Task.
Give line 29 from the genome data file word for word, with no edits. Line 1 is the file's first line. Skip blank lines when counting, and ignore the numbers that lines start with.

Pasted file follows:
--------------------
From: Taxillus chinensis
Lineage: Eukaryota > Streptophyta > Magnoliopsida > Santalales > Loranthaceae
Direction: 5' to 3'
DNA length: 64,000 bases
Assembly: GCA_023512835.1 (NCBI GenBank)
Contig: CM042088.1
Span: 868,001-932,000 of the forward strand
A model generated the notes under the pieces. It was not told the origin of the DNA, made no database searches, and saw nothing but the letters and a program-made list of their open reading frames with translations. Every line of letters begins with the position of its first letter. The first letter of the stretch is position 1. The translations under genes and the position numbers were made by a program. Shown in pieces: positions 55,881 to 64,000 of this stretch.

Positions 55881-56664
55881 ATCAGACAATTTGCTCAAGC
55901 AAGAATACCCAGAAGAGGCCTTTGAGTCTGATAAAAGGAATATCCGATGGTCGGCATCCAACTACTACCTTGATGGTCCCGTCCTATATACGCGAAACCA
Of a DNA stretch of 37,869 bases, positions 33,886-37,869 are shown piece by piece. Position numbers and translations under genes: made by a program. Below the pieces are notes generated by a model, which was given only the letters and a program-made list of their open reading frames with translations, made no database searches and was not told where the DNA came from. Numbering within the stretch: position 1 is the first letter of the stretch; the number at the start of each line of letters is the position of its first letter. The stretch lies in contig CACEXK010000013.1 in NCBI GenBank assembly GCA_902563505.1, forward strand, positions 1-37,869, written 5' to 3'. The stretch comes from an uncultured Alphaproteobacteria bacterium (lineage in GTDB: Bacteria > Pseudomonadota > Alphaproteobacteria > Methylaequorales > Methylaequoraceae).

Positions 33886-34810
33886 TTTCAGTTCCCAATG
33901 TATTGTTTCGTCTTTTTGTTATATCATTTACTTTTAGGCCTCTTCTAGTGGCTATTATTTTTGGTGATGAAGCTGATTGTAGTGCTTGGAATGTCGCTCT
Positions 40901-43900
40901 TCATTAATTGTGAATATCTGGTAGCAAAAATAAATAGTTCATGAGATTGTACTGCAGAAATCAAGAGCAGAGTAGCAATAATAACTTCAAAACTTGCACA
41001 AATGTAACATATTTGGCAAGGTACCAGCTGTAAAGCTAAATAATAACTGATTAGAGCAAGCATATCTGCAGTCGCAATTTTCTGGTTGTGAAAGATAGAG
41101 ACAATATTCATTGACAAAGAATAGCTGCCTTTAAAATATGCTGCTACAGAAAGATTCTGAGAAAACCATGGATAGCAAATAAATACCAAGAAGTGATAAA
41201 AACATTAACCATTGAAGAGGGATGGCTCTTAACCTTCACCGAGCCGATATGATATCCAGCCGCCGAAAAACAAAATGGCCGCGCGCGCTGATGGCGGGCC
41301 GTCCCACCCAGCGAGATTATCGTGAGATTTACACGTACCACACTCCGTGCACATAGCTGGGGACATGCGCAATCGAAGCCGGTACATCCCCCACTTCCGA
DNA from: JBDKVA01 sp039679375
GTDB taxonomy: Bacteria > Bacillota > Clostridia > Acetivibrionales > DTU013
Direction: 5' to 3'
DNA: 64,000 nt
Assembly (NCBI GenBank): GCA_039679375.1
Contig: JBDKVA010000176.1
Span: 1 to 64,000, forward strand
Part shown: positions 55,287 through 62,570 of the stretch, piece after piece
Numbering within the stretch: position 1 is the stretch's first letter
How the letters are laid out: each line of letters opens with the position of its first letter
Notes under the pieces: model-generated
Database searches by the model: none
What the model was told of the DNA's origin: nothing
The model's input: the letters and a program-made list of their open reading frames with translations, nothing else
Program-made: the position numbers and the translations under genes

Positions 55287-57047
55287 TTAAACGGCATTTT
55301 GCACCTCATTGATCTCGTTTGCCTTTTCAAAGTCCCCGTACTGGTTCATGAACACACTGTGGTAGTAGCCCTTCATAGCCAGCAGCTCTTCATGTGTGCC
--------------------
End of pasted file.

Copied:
Part shown: positions 55,287 through 62,570 of the stretch, piece after piece